Let me start this point by saying that I feel as if this plot doesn’t need aliens; I might be the only one but I think what this story needed to focus on was the emotional issues of a young woman who feels like her life was a lie. Perhaps if you did want to include a villain whispering in Jean’s ear then perhaps she could talk to the Phoenix directly, almost acting as the “devil on her shoulder” in the situation. I can’t help but feel as if these aliens were forced into the story to give the opportunity for the X-Men to band together for a big fight, when I think really that’s not what the film needed. I think considering what Jean’s dealing with is a very personal issue it shouldn’t have too many X-Men involved.

I also think the best way to create controversy around the Phoenix would be to give this film freedom to get darker if it needs to, by allowing for a 15 age rating. Thinking about it, the age rating is what made the “Logan” film a story that became able to have such a dark ending, but unfortunately that was already off the table in this story, seeing as it had to tie in with the future/modern day that Wolverine wakes up in at the end of Days of Future Past. Anyway, I believe that an age rating such as 15 (or R rated in the U.S) would allow the opportunity to give Mystique (Spoiler) the dramatic death that a character as significant as her deserves, as opposed to a death similar to that of Logan, where she simply gets impaled, kind of ignoring the opportunity to demonstrate the Phoenix’s power.

Whilst on the subject of X-Men Days of Future Past though, it’s hard not to mention its connection (or lack thereof) to the ending of this film. Perhaps it’s just me that’s getting lost with the X-Men timeline but I was under the impression that the future that Logan wakes up in, at the end of days of future past, was the future of this new timeline that “Dark Phoenix” is a part of. If that is the case, then how come (spoilers ahead) Jean Grey ends up dying at the end of this film? Jean Grey is clearly shown older and perfectly alive at the end of X-Men days of future past, this is something I just can’t wrap my head around and makes me thankful that this universe is being rebooted.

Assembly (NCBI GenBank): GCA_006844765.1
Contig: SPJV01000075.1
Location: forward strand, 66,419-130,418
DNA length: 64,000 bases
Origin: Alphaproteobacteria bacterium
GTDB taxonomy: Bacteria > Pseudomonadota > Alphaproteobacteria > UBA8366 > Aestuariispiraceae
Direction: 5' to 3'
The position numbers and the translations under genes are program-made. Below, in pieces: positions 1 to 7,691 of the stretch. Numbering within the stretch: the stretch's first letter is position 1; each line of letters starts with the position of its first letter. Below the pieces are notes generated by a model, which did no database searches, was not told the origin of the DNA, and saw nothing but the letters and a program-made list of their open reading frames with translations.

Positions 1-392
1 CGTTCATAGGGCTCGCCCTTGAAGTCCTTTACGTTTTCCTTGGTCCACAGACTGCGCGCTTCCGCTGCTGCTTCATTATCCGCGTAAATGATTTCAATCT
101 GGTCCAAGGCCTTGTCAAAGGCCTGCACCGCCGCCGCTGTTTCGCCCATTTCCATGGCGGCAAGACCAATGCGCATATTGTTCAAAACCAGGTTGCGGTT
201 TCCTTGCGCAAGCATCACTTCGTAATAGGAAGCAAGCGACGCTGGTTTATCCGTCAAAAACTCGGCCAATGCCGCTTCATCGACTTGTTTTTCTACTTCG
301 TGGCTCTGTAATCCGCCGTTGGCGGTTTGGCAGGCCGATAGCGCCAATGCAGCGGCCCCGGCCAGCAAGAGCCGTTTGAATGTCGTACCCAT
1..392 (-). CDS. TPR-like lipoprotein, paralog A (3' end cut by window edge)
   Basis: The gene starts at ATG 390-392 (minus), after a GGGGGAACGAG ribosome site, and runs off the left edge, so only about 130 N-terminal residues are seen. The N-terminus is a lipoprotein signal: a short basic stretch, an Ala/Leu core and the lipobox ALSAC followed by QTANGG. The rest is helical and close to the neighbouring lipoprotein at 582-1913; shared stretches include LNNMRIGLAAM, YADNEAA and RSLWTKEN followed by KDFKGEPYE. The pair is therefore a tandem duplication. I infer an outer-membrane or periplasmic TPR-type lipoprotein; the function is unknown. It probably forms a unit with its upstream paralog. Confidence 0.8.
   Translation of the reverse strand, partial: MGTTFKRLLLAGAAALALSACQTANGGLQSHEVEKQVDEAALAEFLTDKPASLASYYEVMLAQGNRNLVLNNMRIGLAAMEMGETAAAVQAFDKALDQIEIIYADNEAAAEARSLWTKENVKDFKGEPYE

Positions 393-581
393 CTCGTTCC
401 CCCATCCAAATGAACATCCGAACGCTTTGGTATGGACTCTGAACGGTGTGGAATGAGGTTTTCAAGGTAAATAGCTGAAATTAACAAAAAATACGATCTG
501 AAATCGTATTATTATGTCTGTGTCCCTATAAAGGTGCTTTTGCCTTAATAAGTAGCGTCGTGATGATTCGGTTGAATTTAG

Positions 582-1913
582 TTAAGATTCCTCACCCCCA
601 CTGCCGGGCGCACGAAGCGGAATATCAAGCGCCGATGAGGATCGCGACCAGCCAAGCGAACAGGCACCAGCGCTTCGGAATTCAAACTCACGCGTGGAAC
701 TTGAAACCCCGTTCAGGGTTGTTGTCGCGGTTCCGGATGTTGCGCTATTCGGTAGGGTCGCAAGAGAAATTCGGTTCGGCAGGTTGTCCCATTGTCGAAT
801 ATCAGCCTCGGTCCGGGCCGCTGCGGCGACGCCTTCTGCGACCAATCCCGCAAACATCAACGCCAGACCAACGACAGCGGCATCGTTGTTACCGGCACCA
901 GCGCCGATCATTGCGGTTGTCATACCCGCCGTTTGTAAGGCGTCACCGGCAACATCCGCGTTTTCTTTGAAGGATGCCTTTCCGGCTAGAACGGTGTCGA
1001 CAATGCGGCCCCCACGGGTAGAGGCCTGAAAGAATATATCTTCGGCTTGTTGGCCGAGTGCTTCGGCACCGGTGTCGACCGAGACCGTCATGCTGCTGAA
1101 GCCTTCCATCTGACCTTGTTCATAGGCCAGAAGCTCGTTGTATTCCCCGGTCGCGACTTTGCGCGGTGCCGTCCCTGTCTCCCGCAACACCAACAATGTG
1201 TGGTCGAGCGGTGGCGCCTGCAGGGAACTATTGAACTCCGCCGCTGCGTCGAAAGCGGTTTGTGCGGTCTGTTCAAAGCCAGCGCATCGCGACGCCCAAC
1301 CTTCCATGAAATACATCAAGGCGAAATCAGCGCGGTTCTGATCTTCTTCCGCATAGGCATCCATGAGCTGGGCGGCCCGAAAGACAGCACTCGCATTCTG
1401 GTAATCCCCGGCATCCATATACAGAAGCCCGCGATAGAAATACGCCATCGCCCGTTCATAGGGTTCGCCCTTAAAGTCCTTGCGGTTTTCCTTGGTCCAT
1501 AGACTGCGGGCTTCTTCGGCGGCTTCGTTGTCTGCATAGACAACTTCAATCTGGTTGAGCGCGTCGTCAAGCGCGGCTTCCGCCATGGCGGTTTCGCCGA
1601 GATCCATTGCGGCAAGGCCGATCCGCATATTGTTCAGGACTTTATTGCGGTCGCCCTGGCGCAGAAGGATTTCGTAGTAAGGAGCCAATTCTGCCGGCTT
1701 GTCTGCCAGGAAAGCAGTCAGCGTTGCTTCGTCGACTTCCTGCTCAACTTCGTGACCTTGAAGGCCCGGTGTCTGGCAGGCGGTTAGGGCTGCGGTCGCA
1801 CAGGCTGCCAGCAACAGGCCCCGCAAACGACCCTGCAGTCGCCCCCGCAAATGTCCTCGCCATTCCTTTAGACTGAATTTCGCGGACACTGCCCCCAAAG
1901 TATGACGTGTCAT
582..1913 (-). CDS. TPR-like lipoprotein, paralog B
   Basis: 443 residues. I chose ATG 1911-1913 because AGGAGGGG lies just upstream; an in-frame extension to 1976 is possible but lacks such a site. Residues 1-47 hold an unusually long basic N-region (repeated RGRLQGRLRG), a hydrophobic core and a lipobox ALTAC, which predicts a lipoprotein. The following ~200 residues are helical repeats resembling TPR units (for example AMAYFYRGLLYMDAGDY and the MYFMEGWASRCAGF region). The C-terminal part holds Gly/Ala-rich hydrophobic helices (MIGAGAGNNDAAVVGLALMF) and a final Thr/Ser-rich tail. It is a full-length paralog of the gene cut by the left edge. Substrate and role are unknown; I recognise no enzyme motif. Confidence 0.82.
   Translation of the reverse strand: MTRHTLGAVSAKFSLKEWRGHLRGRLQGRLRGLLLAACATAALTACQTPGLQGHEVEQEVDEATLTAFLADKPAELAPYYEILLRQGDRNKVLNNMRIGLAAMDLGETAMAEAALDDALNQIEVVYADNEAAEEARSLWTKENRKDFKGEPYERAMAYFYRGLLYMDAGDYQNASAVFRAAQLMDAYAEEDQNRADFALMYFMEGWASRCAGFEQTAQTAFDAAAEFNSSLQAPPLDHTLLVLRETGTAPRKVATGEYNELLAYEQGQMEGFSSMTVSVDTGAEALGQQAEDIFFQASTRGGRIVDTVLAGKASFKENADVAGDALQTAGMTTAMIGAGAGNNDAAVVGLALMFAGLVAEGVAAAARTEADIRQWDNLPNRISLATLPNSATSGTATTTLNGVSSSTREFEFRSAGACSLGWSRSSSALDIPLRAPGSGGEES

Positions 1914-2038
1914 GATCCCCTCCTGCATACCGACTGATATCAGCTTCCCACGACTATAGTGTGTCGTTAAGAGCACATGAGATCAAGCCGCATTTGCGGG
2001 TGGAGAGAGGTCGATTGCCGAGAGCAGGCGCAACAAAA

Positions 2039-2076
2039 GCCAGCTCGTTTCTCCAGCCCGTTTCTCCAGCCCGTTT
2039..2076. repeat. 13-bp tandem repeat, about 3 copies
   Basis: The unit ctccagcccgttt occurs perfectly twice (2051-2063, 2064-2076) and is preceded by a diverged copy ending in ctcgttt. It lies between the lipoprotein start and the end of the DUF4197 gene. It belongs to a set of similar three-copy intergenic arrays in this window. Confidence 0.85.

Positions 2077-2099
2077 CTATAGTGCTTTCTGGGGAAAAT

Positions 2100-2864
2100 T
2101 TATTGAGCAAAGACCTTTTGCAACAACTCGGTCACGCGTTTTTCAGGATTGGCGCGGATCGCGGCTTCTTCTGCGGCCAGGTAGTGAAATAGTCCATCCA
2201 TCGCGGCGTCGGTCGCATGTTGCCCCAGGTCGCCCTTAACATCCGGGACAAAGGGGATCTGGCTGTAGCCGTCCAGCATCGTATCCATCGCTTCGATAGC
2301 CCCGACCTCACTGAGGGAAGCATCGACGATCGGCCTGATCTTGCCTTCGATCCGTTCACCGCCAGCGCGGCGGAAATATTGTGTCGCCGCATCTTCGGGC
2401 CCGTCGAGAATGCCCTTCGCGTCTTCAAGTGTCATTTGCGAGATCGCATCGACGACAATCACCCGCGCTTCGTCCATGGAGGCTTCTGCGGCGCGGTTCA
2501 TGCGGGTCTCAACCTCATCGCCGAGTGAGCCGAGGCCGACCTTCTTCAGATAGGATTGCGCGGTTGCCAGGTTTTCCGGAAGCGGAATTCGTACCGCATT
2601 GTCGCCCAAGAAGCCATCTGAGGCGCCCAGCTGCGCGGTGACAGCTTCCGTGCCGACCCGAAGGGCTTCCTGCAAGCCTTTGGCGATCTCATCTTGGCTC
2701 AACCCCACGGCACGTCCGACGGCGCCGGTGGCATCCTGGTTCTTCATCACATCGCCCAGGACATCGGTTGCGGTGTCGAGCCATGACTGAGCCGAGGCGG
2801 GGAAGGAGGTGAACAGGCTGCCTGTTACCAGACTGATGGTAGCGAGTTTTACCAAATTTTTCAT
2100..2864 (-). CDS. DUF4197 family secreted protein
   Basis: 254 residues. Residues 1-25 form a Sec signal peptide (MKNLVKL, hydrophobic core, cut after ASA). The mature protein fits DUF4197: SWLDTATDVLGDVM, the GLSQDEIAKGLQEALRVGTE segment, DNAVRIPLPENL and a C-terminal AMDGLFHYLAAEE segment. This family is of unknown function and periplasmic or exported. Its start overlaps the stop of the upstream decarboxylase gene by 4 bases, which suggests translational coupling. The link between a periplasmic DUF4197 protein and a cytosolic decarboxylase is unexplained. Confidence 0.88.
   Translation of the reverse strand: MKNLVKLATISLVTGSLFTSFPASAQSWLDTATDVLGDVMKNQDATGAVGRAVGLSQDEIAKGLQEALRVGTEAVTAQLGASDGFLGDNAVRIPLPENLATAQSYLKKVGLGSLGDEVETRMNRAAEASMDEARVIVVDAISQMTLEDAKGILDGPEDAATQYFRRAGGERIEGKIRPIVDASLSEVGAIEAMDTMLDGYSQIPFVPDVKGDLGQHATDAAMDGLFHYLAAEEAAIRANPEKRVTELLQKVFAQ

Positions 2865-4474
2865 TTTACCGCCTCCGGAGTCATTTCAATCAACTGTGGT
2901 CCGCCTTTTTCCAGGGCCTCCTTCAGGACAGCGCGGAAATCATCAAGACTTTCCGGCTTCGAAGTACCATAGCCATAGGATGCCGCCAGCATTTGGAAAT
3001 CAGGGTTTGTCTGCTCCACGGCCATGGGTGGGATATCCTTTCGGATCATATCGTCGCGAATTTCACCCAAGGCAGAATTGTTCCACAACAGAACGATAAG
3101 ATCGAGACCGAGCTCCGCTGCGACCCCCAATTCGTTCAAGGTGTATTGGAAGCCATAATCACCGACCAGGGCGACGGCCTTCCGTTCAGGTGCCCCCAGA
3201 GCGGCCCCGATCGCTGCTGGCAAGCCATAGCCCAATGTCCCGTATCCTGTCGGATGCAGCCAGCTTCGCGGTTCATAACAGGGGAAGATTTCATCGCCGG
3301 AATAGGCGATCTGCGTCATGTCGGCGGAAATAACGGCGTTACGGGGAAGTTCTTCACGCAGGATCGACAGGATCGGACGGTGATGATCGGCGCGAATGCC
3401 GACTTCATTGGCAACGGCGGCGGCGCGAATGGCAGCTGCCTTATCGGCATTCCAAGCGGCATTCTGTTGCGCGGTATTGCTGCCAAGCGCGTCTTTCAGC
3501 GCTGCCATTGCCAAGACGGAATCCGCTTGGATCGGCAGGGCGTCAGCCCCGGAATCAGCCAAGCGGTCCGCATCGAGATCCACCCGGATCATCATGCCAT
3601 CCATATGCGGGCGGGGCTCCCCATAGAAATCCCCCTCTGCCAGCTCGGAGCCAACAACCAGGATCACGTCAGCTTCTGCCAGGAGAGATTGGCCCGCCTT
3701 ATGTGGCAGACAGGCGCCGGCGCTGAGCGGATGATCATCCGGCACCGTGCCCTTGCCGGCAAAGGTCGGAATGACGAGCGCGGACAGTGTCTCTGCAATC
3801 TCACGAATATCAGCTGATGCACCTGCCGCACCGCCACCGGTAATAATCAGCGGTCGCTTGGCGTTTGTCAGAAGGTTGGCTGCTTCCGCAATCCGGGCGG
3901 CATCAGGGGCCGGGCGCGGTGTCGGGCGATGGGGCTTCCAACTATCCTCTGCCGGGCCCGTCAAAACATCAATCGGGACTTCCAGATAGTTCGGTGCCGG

Despite this glaring issue, it was a nice ending for this rendition of Jean Grey, this film feels like an ending to the X-Men universe we’ve been following (or trying to follow) for the last twenty years, with Xavier retiring (which also doesn’t make sense with the days of future past ending) and the X men school being handed over to the loveable X-Men hero “beast” (also known as Hank). So, despite the issues I have with the ending, it feels like Xavier is throwing in the towel, and life is finally normal in the X-Men world, except that humans seem to hate humans again in this universe. Oh well, maybe it is time to leave the X-Men alone for a while, until they’re ready to join the MCU.

Follow Kraig on Twitter @Kraigandhismac

Images - IMDb